At one point, Wilson picked up a newly discarded page, looked intently at it, and whispered, "Orson!" Welles waved him off, but Dick persisted-with the same result; again Welles waved him off and pointed to the studio. So, having no other choice, Wilson removed the page from all actors' scripts and that of Benny Herrmann. Which made for a most unusual mystery story, because what Dick had been trying to say was that Welles had thrown out the scene in which Ackroyd was murdered. To the radio audience the mystery must have been: what happened to poor Roger.
For all that, Herrmann occupied a position of importance in the Mercury Theatre and in the esteem of Welles and Houseman, so that when they went to Hollywood to film Citizen Kane they invited him to compose and conduct the music. The result was a classic score in which images and music are bonded together in an extraordinary way. When the picture was released, the screenplay by Herman Mankiewicz and Welles, with an assist by Houseman, was thought to be scandalously close to the career of famed publisher, William Randolph Hearst. However, Benny used to say that parts of it were closer to the story of the industrialist Harold McCormick, who financed the construction of the Chicago Opera for the sake of a soprano named Ganna Walska. He also liked to point out that there was a lot of Welles himself in the flamboyant Mr. Kane. What interested me was something else: a prominent figure in the film is Mr. Bernstein, Kane's longtime friend and advisor. To begin with, Welles bestowed upon is character the name of his own guardian, a physician who supervised his care after the untimely death of his father. And as Everett Sloane played him, Mr. Bernstein was a compendium of the mannerisms of-Bernard Herrmann: he looks like Benny, acts like him, and even talks like him-although he is somewhat less raucous than Benny could be when aroused. (When you view CITIZEN KANE, keep an eye on Mr. Bernstein, and you will be seeing the shade of Bernard Herrmann.)
The Aria from Salaambo, an operatic sequence that Herrmann composed for the unhappy debut of Kane's protégé, Susan Alexander, had to expose her as the rank amateur she was unequal to so grand a challenge. So he put the Aria in a key that would force the singer to strain for the high notes. Herrmann said he wanted to convey the impression of "a terrified girl floundering in the quicksand of a powerful orchestra." (The eloquent phrase is Benny's own.) In the film soundtrack, soprano Jean Forward sang the vocal part for Dorothy Comingore. The score that Herrmann composed for Citizen Kane, together with the prestige that the picture achieved in professional Hollywood, established him as an important new voice in film music.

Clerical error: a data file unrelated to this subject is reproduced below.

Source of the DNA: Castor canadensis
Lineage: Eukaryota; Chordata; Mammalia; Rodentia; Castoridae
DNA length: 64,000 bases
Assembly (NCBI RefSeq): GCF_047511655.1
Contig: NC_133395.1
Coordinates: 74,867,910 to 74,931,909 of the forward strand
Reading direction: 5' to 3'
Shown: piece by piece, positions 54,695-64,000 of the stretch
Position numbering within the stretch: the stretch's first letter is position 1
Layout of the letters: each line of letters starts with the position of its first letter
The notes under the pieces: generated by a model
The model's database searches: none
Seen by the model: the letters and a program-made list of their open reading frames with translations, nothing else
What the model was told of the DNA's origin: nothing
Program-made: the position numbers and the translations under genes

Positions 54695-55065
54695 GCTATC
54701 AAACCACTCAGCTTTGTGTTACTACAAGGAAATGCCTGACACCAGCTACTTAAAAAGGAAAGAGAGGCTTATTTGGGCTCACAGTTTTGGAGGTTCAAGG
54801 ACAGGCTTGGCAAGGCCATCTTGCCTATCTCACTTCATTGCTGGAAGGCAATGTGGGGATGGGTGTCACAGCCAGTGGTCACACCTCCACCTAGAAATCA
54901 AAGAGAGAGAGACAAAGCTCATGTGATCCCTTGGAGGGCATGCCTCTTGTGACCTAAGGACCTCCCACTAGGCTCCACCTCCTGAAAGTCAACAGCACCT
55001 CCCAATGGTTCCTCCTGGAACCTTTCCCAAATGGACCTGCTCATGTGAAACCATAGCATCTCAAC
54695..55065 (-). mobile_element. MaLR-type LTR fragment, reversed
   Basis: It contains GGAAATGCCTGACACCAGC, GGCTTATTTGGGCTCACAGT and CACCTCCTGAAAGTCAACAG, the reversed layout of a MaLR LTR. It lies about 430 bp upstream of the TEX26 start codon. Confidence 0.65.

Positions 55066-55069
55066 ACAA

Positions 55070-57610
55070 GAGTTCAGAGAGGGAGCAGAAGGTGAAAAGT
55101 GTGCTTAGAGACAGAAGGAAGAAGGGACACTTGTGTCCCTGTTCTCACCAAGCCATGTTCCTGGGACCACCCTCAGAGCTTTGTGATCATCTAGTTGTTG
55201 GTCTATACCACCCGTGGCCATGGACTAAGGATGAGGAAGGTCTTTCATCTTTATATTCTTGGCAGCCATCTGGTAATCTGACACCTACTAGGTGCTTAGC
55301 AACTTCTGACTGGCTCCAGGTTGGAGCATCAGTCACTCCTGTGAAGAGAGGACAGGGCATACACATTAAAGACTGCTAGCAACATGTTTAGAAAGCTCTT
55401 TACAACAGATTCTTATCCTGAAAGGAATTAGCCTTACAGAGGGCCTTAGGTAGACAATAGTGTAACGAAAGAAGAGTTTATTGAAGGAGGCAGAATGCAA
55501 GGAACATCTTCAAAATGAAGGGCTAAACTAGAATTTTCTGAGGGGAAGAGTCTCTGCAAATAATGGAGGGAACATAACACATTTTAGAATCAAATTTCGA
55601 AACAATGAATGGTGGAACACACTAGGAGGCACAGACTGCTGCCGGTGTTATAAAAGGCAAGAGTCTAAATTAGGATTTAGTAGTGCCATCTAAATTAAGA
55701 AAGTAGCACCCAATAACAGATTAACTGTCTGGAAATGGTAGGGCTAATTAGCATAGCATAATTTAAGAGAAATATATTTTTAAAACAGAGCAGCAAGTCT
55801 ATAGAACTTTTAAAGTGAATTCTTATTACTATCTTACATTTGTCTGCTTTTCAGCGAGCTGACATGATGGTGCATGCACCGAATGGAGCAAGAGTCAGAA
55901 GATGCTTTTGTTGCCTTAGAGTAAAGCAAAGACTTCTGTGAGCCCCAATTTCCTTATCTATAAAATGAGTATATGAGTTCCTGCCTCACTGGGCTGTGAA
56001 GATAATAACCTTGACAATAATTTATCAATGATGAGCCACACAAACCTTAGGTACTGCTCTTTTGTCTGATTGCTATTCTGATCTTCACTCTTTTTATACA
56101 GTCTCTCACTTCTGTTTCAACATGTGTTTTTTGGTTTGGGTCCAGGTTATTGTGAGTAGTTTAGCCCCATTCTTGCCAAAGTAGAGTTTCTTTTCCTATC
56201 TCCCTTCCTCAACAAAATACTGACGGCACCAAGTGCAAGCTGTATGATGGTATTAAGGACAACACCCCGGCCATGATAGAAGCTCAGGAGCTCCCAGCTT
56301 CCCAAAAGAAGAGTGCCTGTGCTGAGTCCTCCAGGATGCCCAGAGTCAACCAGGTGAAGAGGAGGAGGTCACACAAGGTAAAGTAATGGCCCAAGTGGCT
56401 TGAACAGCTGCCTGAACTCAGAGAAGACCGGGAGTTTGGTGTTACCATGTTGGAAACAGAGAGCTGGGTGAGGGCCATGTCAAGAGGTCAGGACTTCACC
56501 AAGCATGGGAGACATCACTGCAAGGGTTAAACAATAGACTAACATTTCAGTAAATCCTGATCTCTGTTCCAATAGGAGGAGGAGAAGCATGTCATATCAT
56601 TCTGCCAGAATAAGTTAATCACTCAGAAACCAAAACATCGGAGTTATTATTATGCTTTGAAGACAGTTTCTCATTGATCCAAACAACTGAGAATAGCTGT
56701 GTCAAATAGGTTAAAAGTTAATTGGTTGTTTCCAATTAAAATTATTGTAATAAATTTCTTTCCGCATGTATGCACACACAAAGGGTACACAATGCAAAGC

His next score was All That Money Can Buy, the cinema version of Stephen Vincent Benet's book, The Devil and Daniel Webster. The director was William Dieterle. In this mordant and witty fable, the devil, who is called Mr. Scratch (and played, in an inspired bit of casting, by Walter Huston) seems to have been turned loose to terrorize a New England village. An unusual task for the composer was to devise a sound appropriate for the soul of one of Mr. Scratch's victims, who is imprisoned in a matchbox -exactly the kind of challenge that drives film composers to drink (although, in our nearly four decades of friendship I never saw Benny intoxicated.) In any event, he was more than equal to the task, and he won an Academy Award for this score.
Throughout his career Bernard Herrmann continued to voice his resolute, unyielding opinions about music-and just about everything else. I used to describe him as a virtuoso of unspecific anger, which he bestowed so impartially upon friend or enemy that I often wondered whether he knew the difference. He was, it is sad to say, a flawed man, and he paid a greater penalty for his own shortcomings than those who experienced the pain of his rages. Remarkable composer that he was, he was that despite a rudimentary sense of melody, which he sought to remedy by repeating short phrases in sequences—meaning that he would state a brief musical phrase and then repeat it, and repeat it again and again in other positions. One of my students asked me after viewing VERTIGO whether I could identify a fragment played on an organ as Kim Novak walks through a church. I answered that I could not, but that I knew the name of the church: Our Lady of Perpetual Sequences.
Is that a proper remark from a friend and colleague? More important, is it true? I believe it is, but I would not find it possible to issue such an appraisal if I were less aware of his wonderful qualities as a composer of film scores. Think of the values he gave to the movies he enriched with his music. Think what they would have been without Benny's contribution. Think of Citizen Kane, Jane Eyre, All That Money Can Buy, Hangover Square, North By Northwest, The Day The Earth Stood Still, Vertigo; try to imagine Psycho without Herrmann's music for the shower scene, or his evocation of Hell on earth in Taxi Driver, or the beauty and pathos with which he infused The Ghost And Mrs. Muir (my own favorite). Such music does not come from a man whose soul is a litany of harsh cadences. And in fact, this implausible, sometimes even impossible man could also be a loving friend, a sentimental innocent, an endearing companion. In the end it was the humanity of this extraordinary person that spoke in his music, his art, for which he is justly celebrated.